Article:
Disabled runner inspires cluster-bomb victims (Lebanon)


Whitehead: 'barriers can be broken'


(28.11.2008)

NABATIEH: Until the day that Hussein Zreik's right foot was blown off by a cluster bomb left over from the summer 2006 war with Israel, the 13-year-old had dreamed of becoming a professional soccer player. A slight, shy boy, Hussein hadn't wanted to get involved when his cousins found the sub-munition in a field near his house in April. He told them to leave it alone. But his warning came too late. It exploded, shattering the bones beneath his knee and with them, his sporting hopes.

So when disabled marathon runner Richard Whitehead, who was born without legs, visited the Nabatieh Rehabilitation center where children who have been maimed by cluster bombs are treated, he hoped to be an inspiration to them.

Whitehead is tall and looks extremely fit. He wears shorts over his high-tech replacement limbs, showing anyone who asks how they work and explaining the technology they use. He appears totally comfortable with his disability.

He traveled to Lebanon from Britain to take part in Sunday's Beirut Marathon and took time out of his pre-race schedule to visit the center at the request of Norwegian People's Aid (NPA), an NGO dedicated to clearing cluster bombs and helping their victims - people like Hussein.

Khaled Yammout, NPA's Mine Action program coordinator said that sports-mad Hussein had struggled to come to terms with his injury when it first occurred. "When I met him in June, he wasn't that enthusiastic about life," he said. "When he spoke about what had happened, he started tearing up."

But Whitehead firmly rejected the idea that disability represents an insurmountable barrier in sport. "You have to stay positive. Barriers placed in front of you can be broken down, whether it's in life or sport," he told the children being treated at the center on Thursday.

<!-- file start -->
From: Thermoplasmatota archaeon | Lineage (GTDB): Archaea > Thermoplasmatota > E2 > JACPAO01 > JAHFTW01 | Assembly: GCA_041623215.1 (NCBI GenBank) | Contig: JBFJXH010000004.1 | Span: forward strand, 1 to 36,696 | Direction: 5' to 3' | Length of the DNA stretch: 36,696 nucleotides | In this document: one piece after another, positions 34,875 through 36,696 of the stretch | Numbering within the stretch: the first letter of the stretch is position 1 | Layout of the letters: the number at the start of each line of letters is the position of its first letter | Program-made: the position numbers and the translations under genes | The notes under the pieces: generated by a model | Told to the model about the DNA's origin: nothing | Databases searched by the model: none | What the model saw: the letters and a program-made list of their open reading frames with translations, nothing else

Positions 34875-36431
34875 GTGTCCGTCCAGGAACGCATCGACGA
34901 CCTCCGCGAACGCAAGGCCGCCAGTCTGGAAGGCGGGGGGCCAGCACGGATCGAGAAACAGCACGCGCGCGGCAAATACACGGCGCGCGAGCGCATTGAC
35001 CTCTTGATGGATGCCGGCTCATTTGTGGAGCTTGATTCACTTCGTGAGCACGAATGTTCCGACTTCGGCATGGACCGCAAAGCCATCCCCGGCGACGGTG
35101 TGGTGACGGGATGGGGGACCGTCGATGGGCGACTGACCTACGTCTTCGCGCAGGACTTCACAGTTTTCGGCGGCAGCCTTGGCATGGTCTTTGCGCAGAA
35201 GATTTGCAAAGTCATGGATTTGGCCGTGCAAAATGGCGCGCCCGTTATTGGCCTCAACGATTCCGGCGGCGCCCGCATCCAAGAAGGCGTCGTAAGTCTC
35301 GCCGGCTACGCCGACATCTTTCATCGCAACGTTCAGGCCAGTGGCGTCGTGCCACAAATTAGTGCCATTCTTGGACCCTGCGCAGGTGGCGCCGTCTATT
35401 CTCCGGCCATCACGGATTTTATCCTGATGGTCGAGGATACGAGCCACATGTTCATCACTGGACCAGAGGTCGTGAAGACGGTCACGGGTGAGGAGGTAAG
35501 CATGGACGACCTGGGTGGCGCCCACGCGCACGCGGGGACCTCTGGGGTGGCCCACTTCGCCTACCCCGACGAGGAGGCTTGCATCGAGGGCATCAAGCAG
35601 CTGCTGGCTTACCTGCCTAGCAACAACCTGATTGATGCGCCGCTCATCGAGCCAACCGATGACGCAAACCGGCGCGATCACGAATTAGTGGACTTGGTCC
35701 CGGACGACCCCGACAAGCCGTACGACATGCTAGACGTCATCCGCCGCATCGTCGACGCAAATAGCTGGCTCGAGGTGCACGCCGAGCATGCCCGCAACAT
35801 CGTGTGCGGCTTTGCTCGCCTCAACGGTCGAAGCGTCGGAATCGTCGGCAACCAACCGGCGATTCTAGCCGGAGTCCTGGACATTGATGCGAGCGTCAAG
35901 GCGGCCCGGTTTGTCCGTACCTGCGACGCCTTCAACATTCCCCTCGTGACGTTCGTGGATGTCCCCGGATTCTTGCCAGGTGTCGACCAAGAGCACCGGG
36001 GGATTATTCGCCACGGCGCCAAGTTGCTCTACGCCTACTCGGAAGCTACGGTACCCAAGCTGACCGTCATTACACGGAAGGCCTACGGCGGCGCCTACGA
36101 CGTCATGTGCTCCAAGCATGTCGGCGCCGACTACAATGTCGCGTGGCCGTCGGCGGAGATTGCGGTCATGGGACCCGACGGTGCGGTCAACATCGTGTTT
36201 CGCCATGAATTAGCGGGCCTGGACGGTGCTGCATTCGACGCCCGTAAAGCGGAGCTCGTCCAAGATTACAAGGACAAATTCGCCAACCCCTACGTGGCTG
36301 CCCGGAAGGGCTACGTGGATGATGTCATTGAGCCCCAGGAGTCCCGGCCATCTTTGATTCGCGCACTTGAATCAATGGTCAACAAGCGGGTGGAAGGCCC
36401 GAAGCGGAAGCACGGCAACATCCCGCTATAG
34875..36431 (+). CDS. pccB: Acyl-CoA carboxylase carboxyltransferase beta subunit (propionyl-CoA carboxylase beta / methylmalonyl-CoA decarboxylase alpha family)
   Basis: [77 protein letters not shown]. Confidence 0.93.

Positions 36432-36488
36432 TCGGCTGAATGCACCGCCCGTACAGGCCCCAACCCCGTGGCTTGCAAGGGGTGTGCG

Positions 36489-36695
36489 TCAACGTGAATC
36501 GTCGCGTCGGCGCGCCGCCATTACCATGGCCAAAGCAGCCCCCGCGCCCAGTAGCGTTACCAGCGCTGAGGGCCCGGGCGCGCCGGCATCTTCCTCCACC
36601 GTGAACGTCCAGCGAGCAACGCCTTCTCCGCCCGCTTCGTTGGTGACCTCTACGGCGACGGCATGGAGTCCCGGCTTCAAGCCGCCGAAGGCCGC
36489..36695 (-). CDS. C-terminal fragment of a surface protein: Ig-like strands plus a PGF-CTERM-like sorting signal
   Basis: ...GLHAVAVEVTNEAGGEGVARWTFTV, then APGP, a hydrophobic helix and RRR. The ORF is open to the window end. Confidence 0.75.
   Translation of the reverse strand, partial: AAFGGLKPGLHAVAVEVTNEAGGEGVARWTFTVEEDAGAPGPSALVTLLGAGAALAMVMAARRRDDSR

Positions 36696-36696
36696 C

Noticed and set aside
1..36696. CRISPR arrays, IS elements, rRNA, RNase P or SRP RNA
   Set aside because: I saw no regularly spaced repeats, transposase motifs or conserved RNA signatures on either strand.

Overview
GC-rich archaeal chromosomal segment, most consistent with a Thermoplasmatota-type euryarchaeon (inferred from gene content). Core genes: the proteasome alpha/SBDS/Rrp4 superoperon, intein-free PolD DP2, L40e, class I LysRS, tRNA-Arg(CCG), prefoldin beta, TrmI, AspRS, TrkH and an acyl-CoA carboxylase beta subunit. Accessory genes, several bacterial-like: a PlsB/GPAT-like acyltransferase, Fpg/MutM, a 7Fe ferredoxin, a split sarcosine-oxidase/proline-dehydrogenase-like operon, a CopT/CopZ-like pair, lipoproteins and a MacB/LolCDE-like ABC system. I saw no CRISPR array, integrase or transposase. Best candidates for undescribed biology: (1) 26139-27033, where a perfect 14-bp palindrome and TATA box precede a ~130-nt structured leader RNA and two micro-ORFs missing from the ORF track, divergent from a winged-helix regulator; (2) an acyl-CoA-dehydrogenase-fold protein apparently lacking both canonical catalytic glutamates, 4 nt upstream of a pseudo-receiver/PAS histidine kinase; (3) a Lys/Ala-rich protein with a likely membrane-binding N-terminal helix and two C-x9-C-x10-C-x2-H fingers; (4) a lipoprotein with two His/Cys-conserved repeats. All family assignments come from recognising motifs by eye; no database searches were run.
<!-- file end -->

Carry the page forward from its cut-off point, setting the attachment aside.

He should know. Despite being born without legs, he has run six marathons this year alone. His personal best time of three hours and 17 minutes would put many able-bodied runners to shame. "It just shows everything is possible," Whitehead said.

Even before he had the specialist equipment that helped him to achieve his goals, he was determined that his disability would not get in the way of his ambitions. "I trained on my stumps, on my knees, until I got the prosthetics," he said.

Whitehead's trip to Lebanon was partly financed by the British Embassy, who believe that his participation in the marathon will send a positive message to disabled cluster bomb victims in the country.

British Ambassador Frances Guy told The Daily Star that Whitehead could help to combat the "total despair" that many victims feel. "Someone like Richard, who has a disability, shows them that there are things they can achieve. It's about giving them hope," she said.

She said the timing of the marathon, coming just days before delegations from more than 100 countries will meet in Oslo to sign a treaty preventing the use of cluster bombs is "helpful." Part of the treaty governs the support offered to the victims of cluster bombs and NPA's Yammout said that this is an important area. Injuries caused by cluster bombs can cause victims to be robbed of their confidence as well as their limbs, and Yamoud says that the problem is emphasized because of the rural nature of South Lebanese society.

"Men take pride in their ability to be breadwinners, and find it particularly difficult to accept their disability," he said.

But Whitehead said that a positive attitude can make all the difference. "I came here to try and inspire them to stay positive about their future. They can still achieve their dreams and aspirations whether they have a disability or not." When he was finally introduced to Hussein, Whitehead was told of his ambitions to play soccer. "He still can be a footballer - he can do whatever he wants," he said. His message of hope appeared to have the desired effect on Hussein, who Yammout said seems "much happier" than the last time he saw him.

"I'm pleased to see that he could accomplish something, even with a disability," Hussein said of Whitehead.

Whitehead's confidence with his disability, it seems, has already rubbed off on the quiet 13-year-old, whose hopes and dreams of sporting success were stolen by a cluster bomb on a spring day in Southern Lebanon.

Von: 28.11.2008, by Andrew Wander, www.dailystar.com.lb

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